• The Undeniable Link Between the Brain and Gut

      Rhoads, Brigham; Jurewicz, Abigail; Nghe, Amy; Oliveras, Kiana; Nelson, Vanessa; Gingerich, Alexa (2021-05)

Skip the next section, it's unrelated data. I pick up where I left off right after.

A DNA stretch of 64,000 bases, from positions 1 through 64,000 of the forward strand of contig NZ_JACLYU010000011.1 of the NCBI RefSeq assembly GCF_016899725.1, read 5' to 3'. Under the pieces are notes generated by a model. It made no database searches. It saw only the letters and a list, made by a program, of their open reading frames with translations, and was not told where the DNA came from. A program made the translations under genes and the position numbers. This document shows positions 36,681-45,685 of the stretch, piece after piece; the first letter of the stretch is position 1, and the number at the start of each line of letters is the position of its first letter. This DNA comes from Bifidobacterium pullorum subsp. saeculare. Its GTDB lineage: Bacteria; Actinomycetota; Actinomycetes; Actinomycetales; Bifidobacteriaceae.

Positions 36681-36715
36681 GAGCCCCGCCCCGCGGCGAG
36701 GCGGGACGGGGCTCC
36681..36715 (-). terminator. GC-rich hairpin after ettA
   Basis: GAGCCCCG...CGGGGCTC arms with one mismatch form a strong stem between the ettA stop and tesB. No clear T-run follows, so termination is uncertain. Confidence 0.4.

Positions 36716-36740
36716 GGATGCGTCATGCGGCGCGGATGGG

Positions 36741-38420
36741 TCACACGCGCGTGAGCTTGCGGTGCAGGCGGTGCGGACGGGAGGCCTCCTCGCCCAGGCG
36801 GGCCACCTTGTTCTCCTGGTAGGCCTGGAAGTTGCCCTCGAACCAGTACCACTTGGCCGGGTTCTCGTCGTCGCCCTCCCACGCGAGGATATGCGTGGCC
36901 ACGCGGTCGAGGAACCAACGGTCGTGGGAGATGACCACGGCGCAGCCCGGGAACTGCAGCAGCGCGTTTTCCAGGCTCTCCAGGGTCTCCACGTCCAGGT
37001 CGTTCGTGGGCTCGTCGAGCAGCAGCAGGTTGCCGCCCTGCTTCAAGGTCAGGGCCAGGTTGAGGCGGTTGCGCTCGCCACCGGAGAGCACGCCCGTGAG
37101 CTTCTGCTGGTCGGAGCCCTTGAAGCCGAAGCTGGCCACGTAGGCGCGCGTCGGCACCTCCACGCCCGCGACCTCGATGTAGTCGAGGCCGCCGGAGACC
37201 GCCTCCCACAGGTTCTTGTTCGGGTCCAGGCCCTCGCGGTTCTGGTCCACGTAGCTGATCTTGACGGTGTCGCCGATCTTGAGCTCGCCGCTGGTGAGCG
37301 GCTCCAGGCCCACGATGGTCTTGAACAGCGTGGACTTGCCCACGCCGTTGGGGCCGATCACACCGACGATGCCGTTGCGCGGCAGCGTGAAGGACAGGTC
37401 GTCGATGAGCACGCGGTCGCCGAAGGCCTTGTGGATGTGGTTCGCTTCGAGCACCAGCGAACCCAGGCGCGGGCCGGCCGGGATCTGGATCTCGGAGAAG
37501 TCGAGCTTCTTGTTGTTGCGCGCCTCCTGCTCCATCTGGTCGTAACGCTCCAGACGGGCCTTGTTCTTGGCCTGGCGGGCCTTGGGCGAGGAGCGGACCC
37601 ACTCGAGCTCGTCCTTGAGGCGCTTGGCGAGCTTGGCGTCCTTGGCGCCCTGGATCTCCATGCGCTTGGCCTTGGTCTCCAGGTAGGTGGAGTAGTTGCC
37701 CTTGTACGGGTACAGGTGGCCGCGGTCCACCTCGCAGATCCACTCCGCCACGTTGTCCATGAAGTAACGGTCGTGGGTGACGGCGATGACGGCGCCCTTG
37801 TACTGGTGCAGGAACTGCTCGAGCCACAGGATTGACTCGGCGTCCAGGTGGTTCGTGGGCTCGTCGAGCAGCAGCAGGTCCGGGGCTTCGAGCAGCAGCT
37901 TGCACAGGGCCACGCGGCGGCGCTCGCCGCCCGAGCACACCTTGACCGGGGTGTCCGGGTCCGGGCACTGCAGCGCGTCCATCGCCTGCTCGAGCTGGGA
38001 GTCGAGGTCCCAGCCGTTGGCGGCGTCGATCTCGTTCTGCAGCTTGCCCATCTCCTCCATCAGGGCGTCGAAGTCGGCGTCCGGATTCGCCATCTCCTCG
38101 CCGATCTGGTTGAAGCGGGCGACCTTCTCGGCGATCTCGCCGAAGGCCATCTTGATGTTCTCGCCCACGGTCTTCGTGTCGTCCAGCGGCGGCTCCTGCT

Nausea, heartburn, indigestion, constipation, and stomach pain are all kinds of gastrointestinal problems we have faced before. They are easy to dismiss as merely an upset stomach, but this mentality could build up and ultimately be detrimental to mental and physical health. Improperly caring for the digestive system can lead to extensive intestinal health issues. The microbiome is a collection of all of the microorganisms that thrive in the human digestive system. It is a cohesive network of beneficial, neutral, and negative bacteria, fungi, protozoa, and viruses that help digest foods that are otherwise indigestible by our digestive tract among many other functions. Neglecting intestinal health by not nourishing the microbiome with proper nutrients, abusing medications, or excessive alcohol consumption can lead to a host of different health problems. For example, sleep disturbances, like insomnia, are a common symptom of a struggling gut. They can lead to chronic fatigue because the majority of serotonin, the neurotransmitter that is pivotal in mood and sleep, is manufactured in the gut [1]. A more acute health crisis that can develop from improper care of one’s gut is the formation of peptic ulcers in the stomach or small intestine. Peptic ulcers are caused by a breakdown of the mucus membrane in the digestive tract and result in chest and abdominal pain, weight loss, trouble breathing, and in extreme cases expulsion of blood [2]. Who would have thought that what we eat could affect the development of healthy gut flora, which then can contribute to declining mental and physical health? This article investigates topics regarding the gut’s impact on body and mind, what lifestyle choices cause dysbiosis, and how Parkinson’s Disease can develop beginning in the gut to demonstrate how central the gut is to overall wellness.